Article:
Line and Lure

Released In:
Author (in-game): Aland Sea-Bird

This book was included in Fishing from the Creation Club. All six chapters are included in one volume.

My name is Aland Sea-Bird. My fame, or lack thereof, is irrelevant.

I am not writer. As it so happens, my wife gave me this quill when I retired. She called it a gift. To me it is a burden, but I suppose many teachers feel this same weight. If I were to walk the bridge to Sovngarde, I would take all my knowledge with me. Hard lessons learned from decades fishing the waters of Skyrim.

In my life, I’ve fished in waters open and deep, amidst storms no mortal dare brook. I’ve ventured down bottomless caves, and challenged the monsters of the deep with my hook. I have seen them all, and caught them all, be it fish, monster, or boot.

With this guide, I will teach you how to do the same.

Chapter I:

The Rod

Just as a warrior needs a sword and a blacksmith a hammer, the first thing any aspiring fisherman needs is a rod. You can find one at a general goods store, or left behind on boats and docks by other fisherman that have come before you. When you obtain one, wield it like you would a weapon, swinging it this way and that. Get a feel for its balance and weight. It must become an extension of your body and mind.

Chapter II:


Once you have a rod, you will next need supplies. This includes bait and other essentials to capture the fish once it’s been reeled close to the shore.

However, you need not bring your own. It is customary in Skyrim to leave fishing supplies by waters where the fish are plentiful. To find a set of fishing supplies is to be met with a greeting, a hearty hello from one fisherman to another.

When you are done, you will leave these supplies for the next fisher. Such is the way.

Chapter III:

Casting the Line

When you are ready to fish, bait your hook using the fishing supplies. Then, cast your line with vigor and allow the hook to sink below the surface.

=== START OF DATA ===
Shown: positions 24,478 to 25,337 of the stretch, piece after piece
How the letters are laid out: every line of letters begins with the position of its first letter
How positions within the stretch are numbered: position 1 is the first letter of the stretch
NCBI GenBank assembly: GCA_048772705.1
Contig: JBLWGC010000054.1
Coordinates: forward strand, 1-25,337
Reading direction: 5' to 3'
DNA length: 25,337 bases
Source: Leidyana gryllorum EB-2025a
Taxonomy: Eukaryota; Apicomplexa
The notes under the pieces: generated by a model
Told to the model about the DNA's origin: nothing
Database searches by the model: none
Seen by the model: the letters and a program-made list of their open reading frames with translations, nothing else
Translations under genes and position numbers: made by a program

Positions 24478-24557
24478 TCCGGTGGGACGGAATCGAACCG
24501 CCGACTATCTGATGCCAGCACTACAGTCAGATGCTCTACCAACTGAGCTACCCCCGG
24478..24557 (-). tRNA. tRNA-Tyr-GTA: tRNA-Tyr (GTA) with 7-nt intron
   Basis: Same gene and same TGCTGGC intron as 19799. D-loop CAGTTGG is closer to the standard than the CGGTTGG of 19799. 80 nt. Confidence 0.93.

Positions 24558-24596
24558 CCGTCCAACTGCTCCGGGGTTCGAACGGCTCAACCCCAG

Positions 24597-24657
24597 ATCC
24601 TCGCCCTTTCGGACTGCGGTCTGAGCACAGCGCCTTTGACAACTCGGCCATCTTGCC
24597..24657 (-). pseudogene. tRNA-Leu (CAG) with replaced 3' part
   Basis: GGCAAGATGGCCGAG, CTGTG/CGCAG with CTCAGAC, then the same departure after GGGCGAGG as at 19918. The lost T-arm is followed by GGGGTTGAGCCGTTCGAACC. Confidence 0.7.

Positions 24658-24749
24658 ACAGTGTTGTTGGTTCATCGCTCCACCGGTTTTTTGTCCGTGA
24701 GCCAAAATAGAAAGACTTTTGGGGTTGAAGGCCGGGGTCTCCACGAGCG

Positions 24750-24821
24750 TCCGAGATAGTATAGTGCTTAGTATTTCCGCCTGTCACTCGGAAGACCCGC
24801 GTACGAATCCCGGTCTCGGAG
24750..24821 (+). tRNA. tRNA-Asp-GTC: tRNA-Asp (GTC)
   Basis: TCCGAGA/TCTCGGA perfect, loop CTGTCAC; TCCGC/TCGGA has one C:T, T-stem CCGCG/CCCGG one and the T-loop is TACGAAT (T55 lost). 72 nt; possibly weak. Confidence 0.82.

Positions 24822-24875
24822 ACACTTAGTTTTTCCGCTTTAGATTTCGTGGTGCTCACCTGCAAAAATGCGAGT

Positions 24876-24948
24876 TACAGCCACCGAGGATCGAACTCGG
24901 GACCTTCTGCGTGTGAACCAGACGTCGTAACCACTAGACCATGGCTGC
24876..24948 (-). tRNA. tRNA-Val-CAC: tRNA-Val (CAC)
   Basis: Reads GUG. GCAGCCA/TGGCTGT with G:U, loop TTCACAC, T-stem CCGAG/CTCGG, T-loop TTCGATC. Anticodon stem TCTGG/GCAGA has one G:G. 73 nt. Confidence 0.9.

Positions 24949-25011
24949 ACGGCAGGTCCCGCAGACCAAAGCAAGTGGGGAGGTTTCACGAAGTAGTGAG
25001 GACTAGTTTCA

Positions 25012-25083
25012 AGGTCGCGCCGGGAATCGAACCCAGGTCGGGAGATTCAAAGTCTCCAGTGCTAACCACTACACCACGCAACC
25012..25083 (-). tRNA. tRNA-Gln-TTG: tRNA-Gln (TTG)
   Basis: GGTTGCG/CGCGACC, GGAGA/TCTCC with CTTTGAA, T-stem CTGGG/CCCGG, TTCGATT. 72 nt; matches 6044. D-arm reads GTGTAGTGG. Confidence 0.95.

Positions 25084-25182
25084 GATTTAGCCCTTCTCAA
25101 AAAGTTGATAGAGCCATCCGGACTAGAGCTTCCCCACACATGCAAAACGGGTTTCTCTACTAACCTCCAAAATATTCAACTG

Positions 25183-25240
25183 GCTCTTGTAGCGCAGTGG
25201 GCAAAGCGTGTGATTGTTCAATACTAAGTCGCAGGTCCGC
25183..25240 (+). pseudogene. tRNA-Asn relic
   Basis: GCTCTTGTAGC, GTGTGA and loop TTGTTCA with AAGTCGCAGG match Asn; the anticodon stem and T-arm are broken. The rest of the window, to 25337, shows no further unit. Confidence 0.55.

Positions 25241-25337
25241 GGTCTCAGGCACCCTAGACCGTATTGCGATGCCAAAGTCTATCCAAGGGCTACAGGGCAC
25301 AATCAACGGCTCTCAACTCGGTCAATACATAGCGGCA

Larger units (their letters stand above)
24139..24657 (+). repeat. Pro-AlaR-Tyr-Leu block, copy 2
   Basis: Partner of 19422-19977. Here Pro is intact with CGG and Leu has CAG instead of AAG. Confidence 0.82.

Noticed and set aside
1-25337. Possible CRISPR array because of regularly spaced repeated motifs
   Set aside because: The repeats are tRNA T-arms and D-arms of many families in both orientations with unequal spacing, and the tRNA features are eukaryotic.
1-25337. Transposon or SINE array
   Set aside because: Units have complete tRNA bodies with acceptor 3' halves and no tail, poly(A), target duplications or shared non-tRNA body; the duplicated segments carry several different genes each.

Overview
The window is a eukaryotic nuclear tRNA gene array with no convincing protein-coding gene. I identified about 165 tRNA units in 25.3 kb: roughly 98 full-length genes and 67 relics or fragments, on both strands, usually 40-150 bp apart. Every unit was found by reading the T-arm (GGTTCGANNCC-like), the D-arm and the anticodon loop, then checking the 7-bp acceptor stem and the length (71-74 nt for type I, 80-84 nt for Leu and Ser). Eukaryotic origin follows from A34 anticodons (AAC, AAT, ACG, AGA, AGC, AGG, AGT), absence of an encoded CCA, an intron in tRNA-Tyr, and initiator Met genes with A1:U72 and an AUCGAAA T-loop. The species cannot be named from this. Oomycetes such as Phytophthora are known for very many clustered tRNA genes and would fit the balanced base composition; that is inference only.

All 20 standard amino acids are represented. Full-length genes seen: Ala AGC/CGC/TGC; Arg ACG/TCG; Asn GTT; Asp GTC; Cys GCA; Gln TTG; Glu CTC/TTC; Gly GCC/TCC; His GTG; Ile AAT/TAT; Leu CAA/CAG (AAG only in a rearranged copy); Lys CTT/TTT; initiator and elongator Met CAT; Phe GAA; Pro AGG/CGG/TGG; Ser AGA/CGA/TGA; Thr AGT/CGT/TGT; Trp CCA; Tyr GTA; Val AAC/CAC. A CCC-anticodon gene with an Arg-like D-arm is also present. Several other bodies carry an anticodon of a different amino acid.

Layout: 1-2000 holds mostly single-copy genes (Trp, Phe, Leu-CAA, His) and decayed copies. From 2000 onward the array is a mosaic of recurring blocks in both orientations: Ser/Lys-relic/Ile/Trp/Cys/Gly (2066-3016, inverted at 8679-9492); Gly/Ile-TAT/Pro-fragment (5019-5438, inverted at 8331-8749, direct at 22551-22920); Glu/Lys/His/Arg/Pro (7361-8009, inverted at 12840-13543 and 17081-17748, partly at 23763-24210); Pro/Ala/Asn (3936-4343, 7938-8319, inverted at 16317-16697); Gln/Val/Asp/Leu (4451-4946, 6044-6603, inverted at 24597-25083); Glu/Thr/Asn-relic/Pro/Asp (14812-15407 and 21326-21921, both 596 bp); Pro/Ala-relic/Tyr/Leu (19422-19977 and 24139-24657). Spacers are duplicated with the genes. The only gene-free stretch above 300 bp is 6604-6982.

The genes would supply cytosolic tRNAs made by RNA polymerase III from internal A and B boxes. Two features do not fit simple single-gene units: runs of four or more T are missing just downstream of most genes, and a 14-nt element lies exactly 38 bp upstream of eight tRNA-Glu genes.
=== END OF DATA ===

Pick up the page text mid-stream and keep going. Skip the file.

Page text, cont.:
The art of fishing is one of patience and focus. In particular, it requires the concentration of two senses, sight and touch.

You might ask, how can one know if there are nearby fish for the taking? It is no different than the way moths are drawn to a flame. When your bait lands on the surface of the water, nearby fish will excitedly converge. The ripples on the surface will quickly announce their presence.

Watch for these ripples carefully! The more the water stirs, the more plentiful the number of fish. In contrast, a quiet surface when your line hits the water will tell you there are no more fish to catch, and you must return in a day’s time.

In time, you will learn to tell fish apart based on the tug on your line. You will know the difference between a river betty’s curious nibble, and a carp’s eager pull.

Chapter IV:

Reeling It In

When you have hooked your fish, the time for patience and serenity is over. Now come the throes of war. Your fish will thrash as it fights for its life, but you must keep your grip firm and your mind focused, as you reel your line and pull in your catch.

Once you have reeled it in, the fish is yours. Scale it, cook it, and consume it how you please. Depending on your custom, there are different rituals to follow. But for all fisherman, a catch is always cause for celebration.

Chapter V:

The Rare and Unusual Catch

Different fish are native to different climates. If you seek a variety of fish, do not stay in one place. Temperate lakes and streams to the south will hook you a different catch than snow fringed ponds and pitch black caverns.

When you seek a fish that is seldom caught, the uncommon and rare fish that fisherman brag about until long in their years, your best bet is to fish when the sun is low on the horizon. Dawn and dusk offer the best chance to catch these elusive creatures.

If you seek the very rarest of fish, special rods are required. Seek the advice of those in the Riften Fishery. Follow their guidance and wisdom, just as you have done with me.

Of course, not every catch will feed your belly. Some may fill your coin purse, while others have interesting uses to those who brew potions.

In my travels, I have even heard tall tales of Dwarven rods used to lure lost trinkets settled at the bottom of ponds and lakes. For what purpose, a Nord like myself cannot know. As the world moves on, such things are lost to time.

Chapter VI:

In Conclusion

There you have it. As I stated at the beginning of this journey, I am no writer. What is written here are not words, but a piece of me.

It is the callow boy who in his arrogance was nearly dragged into the water by a goldfish.

It is the shivering fishmonger, sitting on a frozen bucket in the dead of night praying to Kyne that he will live to see the sunrise.

It is the old man at the lake drinking a potion of strength, turning back time so he can hook an old foe.

It is part of me, and if you heed its message, it will become part of you.

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